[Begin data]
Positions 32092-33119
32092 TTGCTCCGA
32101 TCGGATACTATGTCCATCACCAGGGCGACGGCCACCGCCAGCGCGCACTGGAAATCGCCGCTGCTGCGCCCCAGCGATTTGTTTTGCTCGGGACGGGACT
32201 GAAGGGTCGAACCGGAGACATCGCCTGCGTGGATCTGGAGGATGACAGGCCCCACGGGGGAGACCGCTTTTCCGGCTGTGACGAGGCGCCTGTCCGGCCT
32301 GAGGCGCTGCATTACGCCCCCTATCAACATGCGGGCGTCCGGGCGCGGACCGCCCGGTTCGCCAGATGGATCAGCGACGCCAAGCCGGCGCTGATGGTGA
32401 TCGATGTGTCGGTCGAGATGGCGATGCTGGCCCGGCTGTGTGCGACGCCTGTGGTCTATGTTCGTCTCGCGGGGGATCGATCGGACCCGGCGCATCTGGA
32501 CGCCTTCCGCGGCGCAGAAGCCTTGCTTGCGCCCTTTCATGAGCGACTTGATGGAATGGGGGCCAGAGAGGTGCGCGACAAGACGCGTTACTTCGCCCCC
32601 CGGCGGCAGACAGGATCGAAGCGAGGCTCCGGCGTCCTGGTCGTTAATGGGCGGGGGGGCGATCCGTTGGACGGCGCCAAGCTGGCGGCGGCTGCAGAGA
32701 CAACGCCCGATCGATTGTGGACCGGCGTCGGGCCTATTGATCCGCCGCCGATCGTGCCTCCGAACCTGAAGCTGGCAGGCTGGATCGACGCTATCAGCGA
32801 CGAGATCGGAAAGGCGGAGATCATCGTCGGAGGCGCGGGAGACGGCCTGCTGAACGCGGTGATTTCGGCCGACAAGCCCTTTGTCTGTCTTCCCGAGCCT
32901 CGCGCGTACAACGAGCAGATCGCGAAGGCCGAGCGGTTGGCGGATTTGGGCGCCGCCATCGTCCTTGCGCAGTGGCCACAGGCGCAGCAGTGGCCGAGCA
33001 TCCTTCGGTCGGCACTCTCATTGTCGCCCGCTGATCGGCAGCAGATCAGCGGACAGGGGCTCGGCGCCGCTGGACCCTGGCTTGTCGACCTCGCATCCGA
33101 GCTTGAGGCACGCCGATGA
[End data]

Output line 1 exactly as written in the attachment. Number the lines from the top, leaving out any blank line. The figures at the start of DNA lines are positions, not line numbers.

Positions 32092-33119